Wednesday, April 24, 2024

Pomegranate harvest starts in Middle East’s only reservoir of sour pomegranate

The harvest of wild pomegranate in Miankaleh Wildlife Sanctuary in northern Iran has started on October 12 and will continue for two weeks.


The program is being carried out under the supervision of Behshahr Environmental Protection Department.

Miankaleh is the only natural forest of sour pomegranates in Iran. It covers an area of 12,000 hectares, of which 8,000 hectares are dense and 4,000 hectares are scattered and wild. 

Expanding in an area of 68,800 hectares, Miankaleh is one of the most important reservoirs for plant and animal genes in the biosphere and consists of various ecosystems with plants such as raspberries, flowers and pomegranates. 

Miankaleh’s pomegranates are organic and free of fertilizer and poison. They are also natural. The pomegranates’ customers come from the cities of Amol, Babol, Ghaemshahr and Sari in the northern Province of Mazandaran and the provinces of Golestan, North Khorasan and Semnan. 

End of greenness, story of picking and the beginning of cooking pomegranate

After sour pomegranates are picked from trees in Miankaleh, a new path begins. Pomegranate seeds are collected in large containers and after rinsing with the same amount of water in large pots, they are boiled for about 5 hours. 

Then they beat the cooked pomegranate mantle with a wooden tool called “ghelyan” to separate the mantle from the pomegranate kernel.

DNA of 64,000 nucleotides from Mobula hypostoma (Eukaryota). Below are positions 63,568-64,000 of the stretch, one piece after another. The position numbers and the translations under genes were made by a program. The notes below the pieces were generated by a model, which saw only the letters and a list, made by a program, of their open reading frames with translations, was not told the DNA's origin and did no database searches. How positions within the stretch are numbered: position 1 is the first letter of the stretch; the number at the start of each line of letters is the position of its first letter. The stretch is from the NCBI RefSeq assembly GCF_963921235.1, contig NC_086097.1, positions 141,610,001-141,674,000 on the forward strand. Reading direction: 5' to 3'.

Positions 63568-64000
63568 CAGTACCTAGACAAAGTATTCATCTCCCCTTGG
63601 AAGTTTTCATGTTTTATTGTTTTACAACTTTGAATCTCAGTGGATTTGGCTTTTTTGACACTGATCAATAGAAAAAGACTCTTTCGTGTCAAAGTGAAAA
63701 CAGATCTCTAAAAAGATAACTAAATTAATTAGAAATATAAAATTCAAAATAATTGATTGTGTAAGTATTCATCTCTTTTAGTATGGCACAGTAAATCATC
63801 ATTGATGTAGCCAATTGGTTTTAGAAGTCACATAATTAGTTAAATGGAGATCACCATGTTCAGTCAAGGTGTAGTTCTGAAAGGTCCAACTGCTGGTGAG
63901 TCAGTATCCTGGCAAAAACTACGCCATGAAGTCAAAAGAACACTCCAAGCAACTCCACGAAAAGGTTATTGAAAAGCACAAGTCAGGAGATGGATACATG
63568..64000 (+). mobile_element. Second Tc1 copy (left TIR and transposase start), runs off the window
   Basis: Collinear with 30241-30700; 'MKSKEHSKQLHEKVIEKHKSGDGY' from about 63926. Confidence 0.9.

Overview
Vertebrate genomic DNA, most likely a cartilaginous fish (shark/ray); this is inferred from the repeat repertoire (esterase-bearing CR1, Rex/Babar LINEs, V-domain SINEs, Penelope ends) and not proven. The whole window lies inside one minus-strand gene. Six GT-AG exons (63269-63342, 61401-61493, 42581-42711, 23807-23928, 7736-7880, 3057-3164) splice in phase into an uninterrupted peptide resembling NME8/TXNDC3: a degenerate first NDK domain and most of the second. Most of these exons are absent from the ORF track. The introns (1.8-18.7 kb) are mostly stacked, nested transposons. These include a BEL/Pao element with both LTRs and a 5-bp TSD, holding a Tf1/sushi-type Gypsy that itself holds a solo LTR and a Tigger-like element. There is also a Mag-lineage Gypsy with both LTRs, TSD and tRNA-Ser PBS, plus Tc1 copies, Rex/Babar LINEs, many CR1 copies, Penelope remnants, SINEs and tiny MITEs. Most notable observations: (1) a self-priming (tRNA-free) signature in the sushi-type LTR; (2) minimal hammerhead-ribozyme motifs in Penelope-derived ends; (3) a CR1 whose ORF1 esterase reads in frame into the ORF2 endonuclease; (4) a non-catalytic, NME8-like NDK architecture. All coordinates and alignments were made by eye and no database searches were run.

Then, the pomegranate juice is stirred continuously for 7 to 10 hours on low heat to obtain a semi-solid mixture. This is pomegranate paste.


Launching Miankaleh Pomegranate Cooperative Company in Behshahr

Native people of the Miankaleh Peninsula in Behshahr, suburban dwellers and non-governmental organizations have established 5 cooperatives in the region. 

UNESCO is defined for biosphere reserves. Thus, seasonal jobs have been created for people of local communities through the principled harvesting of pomegranates from the Miankale Biosphere Reserve, which is in line with the Man and Biosphere (MAB) program defined by UNESCO for biosphere reserves. Arian Aboutalebi, secretary of the board of directors of Behesht Miankaleh Ecological Cooperative and an environmental activist, says indigenous people and suburban dwellers have received the necessary training for a sound and sustainable harvest from Miankaleh pomegranate gardens. 

“The great achievement of this project is to create a sense of friendship with nature and to preserve the pristine and unique nature of this reserve as much as possible, and the proceeds will be donated to the environment as agreed and will be spent on improving the region,” he adds.

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